Google is getting smarter and smarter. But it is not a fortune teller. Sometimes it’s necessary to offer search engines a little help to let bots know where to go. And that’s what XML sitemaps do. We’re going to explain what sitemaps are and why they are fundamental in SEO.
Let’s get started!
What is an XML sitemap, and why you need to optimize it for SEO
An XML sitemap is a file that provides a listing of the site’s URLs to search engines, so they crawl them. They may also contain several attributes that provide additional information to search engines about each URL. However, you need to keep in mind that Google does not look at the XML Sitemap priority field. To help Google understand which pages you want to index, you need to work on your internal linking.
There are many reasons why these XML sitemaps are essential for SEO, but the major one is that: they help the search engine bots discover the site’s pages.
SEO Best Practices for XML Sitemaps
Now that we know what an XML sitemap is, let’s look at the best SEO practices to optimize them:
Send your sitemap to Google
You can send your sitemap to Google through Google Search Console to accelerate and ensure your web pages’ indexation. Before submitting it, make sure to double-check your sitemap content to see if you’ve got any errors that prevent web pages from being indexed.
Remember that Google allows you to submit sitemaps with a maximum size of 50 MB uncompressed and the number of URLs is limited to 50,000. If you’ve got a larger file or more URLs you’ll have to split it into several sitemaps. In this case, you can create a sitemap index and submit only this file to Google or otherwise, send each of the sitemaps individually.
However, bear in mind that by submitting the sitemap, you tell Google which pages of your site you believe to be of the highest quality and you want to index, but that does not guarantee their indexation.
Use tools to create the sitemap automatically
When you have the right tools, such as Google XML Sitemaps or FandangoSEO, it is easy to create a sitemap. Also, if you use WordPress, you can enable an XML sitemap directly using a plug-in.
Pay attention to indexing issues
Google Search Console can be downright discouraging when it doesn’t index your pages because it does not specify the issues. This often happens for online stores, which usually have several pages for very similar products.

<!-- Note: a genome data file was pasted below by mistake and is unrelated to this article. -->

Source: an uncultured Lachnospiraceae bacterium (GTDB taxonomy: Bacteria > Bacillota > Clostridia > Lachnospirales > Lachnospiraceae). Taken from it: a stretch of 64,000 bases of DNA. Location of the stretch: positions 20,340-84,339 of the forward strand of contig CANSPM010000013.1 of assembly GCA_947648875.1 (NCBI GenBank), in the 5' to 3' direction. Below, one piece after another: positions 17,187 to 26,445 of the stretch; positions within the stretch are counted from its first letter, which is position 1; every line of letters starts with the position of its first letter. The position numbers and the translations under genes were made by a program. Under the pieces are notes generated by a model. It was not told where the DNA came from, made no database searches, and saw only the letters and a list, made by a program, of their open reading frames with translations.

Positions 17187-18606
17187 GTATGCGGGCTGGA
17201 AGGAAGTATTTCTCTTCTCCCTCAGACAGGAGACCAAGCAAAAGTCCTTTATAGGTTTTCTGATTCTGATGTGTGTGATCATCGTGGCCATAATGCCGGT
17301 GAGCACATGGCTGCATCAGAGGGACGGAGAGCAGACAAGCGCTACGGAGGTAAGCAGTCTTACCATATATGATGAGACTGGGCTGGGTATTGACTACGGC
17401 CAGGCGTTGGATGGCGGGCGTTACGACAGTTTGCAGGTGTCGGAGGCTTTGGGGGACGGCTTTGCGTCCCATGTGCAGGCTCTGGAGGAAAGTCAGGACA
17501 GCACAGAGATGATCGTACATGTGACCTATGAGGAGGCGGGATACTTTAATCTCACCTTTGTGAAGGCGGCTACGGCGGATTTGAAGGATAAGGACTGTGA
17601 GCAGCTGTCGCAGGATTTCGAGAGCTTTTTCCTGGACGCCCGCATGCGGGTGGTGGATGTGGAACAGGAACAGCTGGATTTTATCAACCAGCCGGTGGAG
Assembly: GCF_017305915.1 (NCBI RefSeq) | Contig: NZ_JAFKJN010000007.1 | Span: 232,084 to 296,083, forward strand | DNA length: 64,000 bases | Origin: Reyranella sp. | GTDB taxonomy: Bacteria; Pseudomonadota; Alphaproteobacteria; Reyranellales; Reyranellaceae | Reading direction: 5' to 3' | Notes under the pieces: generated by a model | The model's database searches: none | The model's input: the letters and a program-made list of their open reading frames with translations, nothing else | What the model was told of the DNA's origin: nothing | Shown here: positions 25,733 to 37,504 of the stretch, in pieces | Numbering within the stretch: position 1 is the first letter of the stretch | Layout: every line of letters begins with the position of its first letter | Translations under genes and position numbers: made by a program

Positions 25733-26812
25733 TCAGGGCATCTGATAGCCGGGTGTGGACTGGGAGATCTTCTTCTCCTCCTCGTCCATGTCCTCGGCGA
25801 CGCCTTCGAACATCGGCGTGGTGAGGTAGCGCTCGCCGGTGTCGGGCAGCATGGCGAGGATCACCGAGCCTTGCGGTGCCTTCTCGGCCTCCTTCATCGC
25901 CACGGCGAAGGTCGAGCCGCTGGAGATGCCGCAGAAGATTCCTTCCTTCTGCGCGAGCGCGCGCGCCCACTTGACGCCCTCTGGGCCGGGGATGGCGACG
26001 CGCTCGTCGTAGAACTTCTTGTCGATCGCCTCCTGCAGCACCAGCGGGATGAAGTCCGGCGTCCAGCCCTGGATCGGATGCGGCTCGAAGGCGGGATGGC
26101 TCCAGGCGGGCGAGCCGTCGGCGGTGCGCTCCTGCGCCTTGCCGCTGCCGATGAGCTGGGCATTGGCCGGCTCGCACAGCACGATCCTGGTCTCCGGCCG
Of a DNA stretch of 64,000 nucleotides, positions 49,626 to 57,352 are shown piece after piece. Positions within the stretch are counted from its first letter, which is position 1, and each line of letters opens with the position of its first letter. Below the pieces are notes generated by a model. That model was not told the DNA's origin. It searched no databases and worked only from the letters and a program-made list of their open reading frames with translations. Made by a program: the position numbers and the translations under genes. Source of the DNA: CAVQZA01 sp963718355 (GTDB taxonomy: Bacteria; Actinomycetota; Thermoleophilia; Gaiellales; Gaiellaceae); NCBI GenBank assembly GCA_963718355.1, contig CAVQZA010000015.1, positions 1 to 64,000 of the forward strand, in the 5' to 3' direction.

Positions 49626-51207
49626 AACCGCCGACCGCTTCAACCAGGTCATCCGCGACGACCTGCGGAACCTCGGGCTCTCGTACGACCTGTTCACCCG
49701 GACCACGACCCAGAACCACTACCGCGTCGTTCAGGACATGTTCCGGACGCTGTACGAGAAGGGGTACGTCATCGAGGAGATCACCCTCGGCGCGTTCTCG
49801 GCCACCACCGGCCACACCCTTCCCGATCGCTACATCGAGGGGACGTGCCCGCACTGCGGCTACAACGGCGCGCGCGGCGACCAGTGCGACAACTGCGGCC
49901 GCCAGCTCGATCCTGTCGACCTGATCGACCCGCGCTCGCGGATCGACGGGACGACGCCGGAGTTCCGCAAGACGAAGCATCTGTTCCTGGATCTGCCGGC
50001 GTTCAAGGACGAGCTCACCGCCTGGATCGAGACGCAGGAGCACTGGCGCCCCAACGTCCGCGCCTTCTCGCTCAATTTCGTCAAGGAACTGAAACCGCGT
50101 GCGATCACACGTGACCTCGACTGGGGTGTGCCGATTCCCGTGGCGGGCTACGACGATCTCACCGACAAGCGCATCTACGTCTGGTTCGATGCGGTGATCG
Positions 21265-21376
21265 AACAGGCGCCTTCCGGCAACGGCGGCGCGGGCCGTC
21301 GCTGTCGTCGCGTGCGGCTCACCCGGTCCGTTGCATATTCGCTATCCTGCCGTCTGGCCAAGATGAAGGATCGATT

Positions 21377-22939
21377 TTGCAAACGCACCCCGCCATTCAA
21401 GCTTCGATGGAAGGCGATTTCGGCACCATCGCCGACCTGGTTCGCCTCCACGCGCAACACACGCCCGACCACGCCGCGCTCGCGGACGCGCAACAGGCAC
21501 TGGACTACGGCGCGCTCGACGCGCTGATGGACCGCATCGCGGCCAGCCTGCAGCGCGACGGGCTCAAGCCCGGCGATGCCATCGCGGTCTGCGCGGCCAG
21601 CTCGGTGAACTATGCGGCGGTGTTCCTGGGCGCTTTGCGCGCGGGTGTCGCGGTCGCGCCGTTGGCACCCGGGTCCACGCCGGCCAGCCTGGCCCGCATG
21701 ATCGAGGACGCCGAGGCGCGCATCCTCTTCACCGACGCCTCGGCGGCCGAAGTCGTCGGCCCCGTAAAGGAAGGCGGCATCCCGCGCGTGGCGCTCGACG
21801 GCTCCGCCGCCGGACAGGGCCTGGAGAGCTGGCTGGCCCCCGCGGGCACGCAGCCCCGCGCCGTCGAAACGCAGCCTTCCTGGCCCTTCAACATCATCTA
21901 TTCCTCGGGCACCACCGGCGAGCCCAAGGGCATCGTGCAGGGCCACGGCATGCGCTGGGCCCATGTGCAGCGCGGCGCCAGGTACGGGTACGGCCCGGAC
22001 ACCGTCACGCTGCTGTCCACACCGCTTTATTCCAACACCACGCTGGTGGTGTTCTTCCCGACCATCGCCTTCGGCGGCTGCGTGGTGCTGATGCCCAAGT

On large websites, it is recommended to divide the pages into different XML sitemaps and submit them as explained previously. To that end, it will be useful to separate the pages into different categories. This will make it easier for you to identify in which areas of your site the errors occur. Once you detect the pages causing issues, you can solve the indexing problem or mark those pages as noindex so that they do not negatively impact the site’s overall quality.
Put only the canonical URLs in your sitemap
Suppose you have very similar pages, for example, product pages where hardly any features change. In that case, you should use the canonical tag to tell Google which page is preferable and should, therefore, be indexed. Make sure you only include the canonical URLs in your sitemap to avoid duplicate content issues.
Give priority to high-quality pages in your sitemap
A key factor in search engine ranking is the overall quality of the site. When the sitemap directs bots to a large number of poor-quality pages, they interpret that your Website may not be one that people want to visit.
Hence, the importance of directing bots to the most relevant pages on the site. You should optimize your pages, including images, videos, and lots of exciting and unique content.
Use the meta robots tag instead of robots.txt whenever you can
If you do not want a page to be indexed, you must use the “noindex, follow” tag. This way, Google will not index the page, but it will preserve your link’s equity (also known as link juice). This method is also beneficial for pages necessary to the site, but you don’t want them to appear on the SERPs.
You should use the robots.txt file to block pages to prevent your crawling budget from being consumed.
Create dynamic XML sitemaps on large sites
We can understand that it is challenging to keep up-to-date with all the meta robots on a huge Website. Instead, you should follow a set of rules to determine when a page will be included in your XML sitemap and change from “noindex” to “noindex, follow”.
And although you can find instructions on creating a dynamic XML sitemap, it will be much easier to use a tool.
An XML sitemap gives Google that final push to know where it needs to go. So it benefits both the search engine and you. That’s why sitemaps have undeniable importance in SEO. So you know, it is worth your time and effort to optimize them.